Looking to open a discussion on the current state of typography.

Evening all,

Just to briefly introduce myself: I'm Brad- a 22yr old Graphic Design student from New Zealand, and am a Masters Candidate at the Whanganui School of Design.

My dissertation looks into the current "state" of type work, both in terms of typography and typeface design. My primary focus is the mechanization/digitization of type work: the influence that mass-production and distribution principles have on both the value of a piece of work, and the extent to which its meaning can be read.

I'm fascinated with how these values relate to the origins of our language- ie. the spoken word and conversation. As cultural participants, we are bombarded with short, sharp digital messages. Books are read on mobile devices, newspapers presented on tablets. Digital media creates an illusion of productivity: the click-snap instant transfer of image and text interferes with our perception of conversation. Why write when you can email? Why call when you can text? The instantaneous, pixel-based nature of modern communication is at odds with thousands of years of evolution.

The precise Bezier curves and 1200dpi digital printing of our visual language bear no semblance to the gestural, cursive origins of our written language. The pixel is so far removed from our spoken language that it no longer bears any symbolic reference to the intended phrase, leaving majority of tone and voice up to the interpretation of the recipient.

As a paper, it will investigate the influence of speed: of production and of delivery. It will entertain traditional notions of craft with respect for the influence that technology has on type work, and will propose a synthesis between digital type practices and traditional craftsmanship, in order to restore the conversation within our type work.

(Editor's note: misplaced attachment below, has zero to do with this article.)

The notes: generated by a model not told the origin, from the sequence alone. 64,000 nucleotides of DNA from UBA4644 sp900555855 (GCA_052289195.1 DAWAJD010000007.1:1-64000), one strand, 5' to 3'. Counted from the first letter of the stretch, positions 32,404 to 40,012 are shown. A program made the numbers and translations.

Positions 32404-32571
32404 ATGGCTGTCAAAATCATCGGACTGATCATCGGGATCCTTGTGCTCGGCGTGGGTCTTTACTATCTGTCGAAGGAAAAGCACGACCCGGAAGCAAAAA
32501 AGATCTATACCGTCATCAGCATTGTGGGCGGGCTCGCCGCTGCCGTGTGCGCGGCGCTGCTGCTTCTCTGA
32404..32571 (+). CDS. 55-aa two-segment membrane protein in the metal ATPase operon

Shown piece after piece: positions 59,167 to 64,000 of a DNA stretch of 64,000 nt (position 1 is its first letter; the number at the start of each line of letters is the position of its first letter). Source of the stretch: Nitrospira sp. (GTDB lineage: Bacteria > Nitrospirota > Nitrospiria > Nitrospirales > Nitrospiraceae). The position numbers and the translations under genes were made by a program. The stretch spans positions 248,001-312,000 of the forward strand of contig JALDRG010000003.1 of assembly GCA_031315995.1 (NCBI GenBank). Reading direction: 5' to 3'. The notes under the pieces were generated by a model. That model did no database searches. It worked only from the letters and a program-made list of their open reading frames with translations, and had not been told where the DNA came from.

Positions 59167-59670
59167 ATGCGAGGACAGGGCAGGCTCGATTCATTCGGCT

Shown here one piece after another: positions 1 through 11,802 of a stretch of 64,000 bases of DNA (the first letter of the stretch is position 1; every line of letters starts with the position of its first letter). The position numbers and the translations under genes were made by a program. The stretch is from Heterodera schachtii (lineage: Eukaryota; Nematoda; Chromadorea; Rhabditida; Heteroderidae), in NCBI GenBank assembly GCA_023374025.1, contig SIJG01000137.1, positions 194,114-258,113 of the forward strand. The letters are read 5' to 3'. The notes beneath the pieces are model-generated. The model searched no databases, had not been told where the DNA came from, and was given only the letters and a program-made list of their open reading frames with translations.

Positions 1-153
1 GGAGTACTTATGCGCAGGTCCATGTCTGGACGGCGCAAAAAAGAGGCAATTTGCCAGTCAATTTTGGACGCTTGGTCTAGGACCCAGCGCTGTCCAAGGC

Where are we headed? How many Garamond revivals do we need? Can the pixel carry any cues as to the voice of a piece of type- or does a physically crafted work achieve a better result?

I'm not asking for anyone to do anything for me, simply challenge my way of thinking- and hopefully I can do the same for you. Thank you in advance for your participation!

hrant's picture

The only thing I would say is that conversing with dead people is not fruitful, and "restoring the conversation within our type work" does not require a "synthesis between digital type practices and traditional craftsmanship", it requires what it always has: a forward-looking synthesis between function and self-expression. For example in the sphere of typeface design the breaking of the link with handwritten letterforms is not a bug, it's a feature - because it allows for both better functionality and more freedom of expression. Interestingly this even applied to the hand-made metal types of yesteryear.

hhp

bl.tipper's picture

Haha yes, very true.

It seems to be a question of appropriateness: I agree entirely with the notion of functionality and freedom of expression- but to what end? I guess my point is that it isn't possible to encode traditional vocal cues in purely screen-based type: it's a sign of a sign, if you will.

I mean obviously, type is about communication, and creating a voice in type work. We seem to have explored this whole screen type thing, and, alone, it is not an appropriate way to present a conversation. Sure, we're going to get higher resolution screens and the correspondingly-designed versions of Arial/Times, but isn't this a pointless exercise?

I'd say I'm trying to synthesize a more appropriate system of conversation through type work, taking into consideration technological developments as well as traditional practice.

And thanks, I really appreciate your participation!

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